CHAMPAIGN – The 2020 census will determine how much funding and political representation communities across the U.S. receive. But so far, about a third of Champaign County residents have not participated.
At this point in 2010, when the last constitutionally mandated nationwide count was conducted, about 70% of residents had participated, says State Sen. Scott Bennett, a Democrat from Champaign.
As of this week, about 67% of Champaign County residents had responded.
“That leaves a lot of federal dollars on the table,” Bennett says. “We’re not where we want to be, in terms of making sure everyone in downstate Illinois is counted.”
Nationwide, and in central Illinois, the census has undercounted young children, people of color, and low-income households.
Parts of northern Champaign and Urbana, as well as fraternities, sororities and other student housing in and near the University of Illinois campus, have response rates as low as 30 percent, says Michelle Award, a student engagement program coordinator at the University YMCA in Champaign.
“Counting students at the University of Illinois is incredibly difficult because students are young and mobile,” Award says.
In addition, many college students left Champaign-Urbana in April when the pandemic forced campuses to close.
Students who would have been living in Champaign County on April 1, 2020, if not for COVID-19, are encouraged to fill out the census for the address where they were living at that time.
“It’s incredibly important to make sure this county has the resources it needs,” Award says.
C-U Public Health Epidemiologist Awais Vaid says COVID-19 has made the jobs of census workers more risky.
At the same time, the pandemic means census participation is more important than ever, Vaid says, because an undercount could mean Champaign County will lose almost a billion dollars over the next decade — dollars that could have gone toward health care, education, roads and bridges and more.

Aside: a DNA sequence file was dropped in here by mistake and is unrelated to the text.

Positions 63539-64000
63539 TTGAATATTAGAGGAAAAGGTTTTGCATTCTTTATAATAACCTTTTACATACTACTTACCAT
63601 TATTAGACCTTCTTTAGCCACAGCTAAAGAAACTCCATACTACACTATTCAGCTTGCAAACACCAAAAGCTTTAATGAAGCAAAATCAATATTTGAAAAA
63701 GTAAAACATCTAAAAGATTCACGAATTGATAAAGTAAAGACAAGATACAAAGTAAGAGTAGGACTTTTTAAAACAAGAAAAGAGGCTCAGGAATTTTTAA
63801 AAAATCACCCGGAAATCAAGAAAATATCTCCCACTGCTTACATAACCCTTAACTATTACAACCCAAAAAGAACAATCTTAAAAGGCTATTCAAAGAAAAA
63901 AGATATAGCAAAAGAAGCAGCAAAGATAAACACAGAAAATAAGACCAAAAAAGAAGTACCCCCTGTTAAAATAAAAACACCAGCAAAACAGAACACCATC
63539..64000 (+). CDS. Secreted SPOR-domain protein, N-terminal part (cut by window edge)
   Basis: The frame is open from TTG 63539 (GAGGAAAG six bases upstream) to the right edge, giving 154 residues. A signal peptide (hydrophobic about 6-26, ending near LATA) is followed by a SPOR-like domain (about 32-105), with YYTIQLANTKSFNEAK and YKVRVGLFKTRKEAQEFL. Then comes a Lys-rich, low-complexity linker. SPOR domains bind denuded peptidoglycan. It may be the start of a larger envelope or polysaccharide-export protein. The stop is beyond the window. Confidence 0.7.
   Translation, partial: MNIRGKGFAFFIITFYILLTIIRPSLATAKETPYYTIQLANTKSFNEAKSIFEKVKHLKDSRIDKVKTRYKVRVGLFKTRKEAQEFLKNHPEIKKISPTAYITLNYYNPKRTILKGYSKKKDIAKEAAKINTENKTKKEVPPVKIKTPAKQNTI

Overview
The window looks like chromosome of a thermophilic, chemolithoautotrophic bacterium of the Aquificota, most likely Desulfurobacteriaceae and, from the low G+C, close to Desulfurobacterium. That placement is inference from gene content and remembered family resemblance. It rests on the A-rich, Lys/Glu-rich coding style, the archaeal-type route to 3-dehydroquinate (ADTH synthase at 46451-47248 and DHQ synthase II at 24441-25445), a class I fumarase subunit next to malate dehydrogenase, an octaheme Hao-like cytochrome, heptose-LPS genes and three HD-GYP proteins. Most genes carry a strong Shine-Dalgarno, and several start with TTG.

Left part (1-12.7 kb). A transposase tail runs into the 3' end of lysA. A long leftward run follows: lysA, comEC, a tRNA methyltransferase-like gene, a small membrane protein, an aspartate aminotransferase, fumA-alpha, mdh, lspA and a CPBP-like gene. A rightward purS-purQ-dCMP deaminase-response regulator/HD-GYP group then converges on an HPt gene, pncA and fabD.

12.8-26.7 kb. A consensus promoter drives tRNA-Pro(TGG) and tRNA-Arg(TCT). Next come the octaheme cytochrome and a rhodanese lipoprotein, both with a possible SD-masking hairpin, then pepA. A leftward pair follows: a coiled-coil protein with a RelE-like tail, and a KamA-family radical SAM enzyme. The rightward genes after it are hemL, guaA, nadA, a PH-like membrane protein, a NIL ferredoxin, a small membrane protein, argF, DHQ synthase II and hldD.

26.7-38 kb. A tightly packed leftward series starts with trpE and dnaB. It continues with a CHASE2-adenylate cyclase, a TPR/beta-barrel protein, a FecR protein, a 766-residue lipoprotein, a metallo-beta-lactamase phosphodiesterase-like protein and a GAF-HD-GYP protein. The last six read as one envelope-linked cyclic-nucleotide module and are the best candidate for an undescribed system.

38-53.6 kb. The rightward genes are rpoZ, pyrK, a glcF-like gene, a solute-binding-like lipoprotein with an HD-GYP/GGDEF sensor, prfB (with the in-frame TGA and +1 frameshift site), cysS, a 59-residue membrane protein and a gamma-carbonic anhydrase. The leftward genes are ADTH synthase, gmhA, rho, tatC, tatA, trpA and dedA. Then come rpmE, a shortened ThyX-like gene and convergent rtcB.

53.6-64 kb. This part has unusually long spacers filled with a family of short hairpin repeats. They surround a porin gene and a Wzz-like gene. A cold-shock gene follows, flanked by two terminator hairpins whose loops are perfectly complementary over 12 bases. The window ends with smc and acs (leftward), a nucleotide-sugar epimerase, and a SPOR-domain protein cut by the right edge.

“If you don’t see the value in this, just think about all the programs and services that your family utilizes,” says State Rep. Carol Ammons, a Democrat from Champaign.
It takes less than 10 minutes, she says, but “its value and its payback is enormous.”
Several events will be held in Chamapaign-Urbana from Sept. 11 through Sept. 13, aimed at increasing census participation in low-response areas by providing in-person assistance, says C-U Public Health census outreach worker Tatianna Ammons.
All of the “Our Kids Count: Days of Action” events run from 3 p.m. to 6 p.m.: at the Church of the Living God on Bradley Ave. in Champaign on Friday, at the Providence at Sycamore Hill on McKinley Ave. in Champaign on Saturday, and at the soccer field near the Brookens Administrative Center on Washington St. in Urbana on Sunday.
State Sen. Chapin Rose, a Republican from Mahomet, says census participation is not a partisan issue.
“There are so many things tied to the census count, so we need everybody — Republicans, Democrats, Greens, Independents, Libertarians — to fill out your census,” Rose says.
A move to wind down counting efforts for the 2020 census a month early, on Sept. 30, has been blocked by a federal judge for the time being. Still, local officials encourage everyone to respond by the end of the month.
Local officials encourage those who can complete the census online to do so at my2020census.gov. Online participation will decrease the number of home visits census surveyors must make, thereby decreasing their risk of exposure to COVID-19.
Residents can also call 844-330-2020 or seek help from local census assistance hubs, including the Champaign-Urbana Public Health District, University YMCA and the city of Urbana.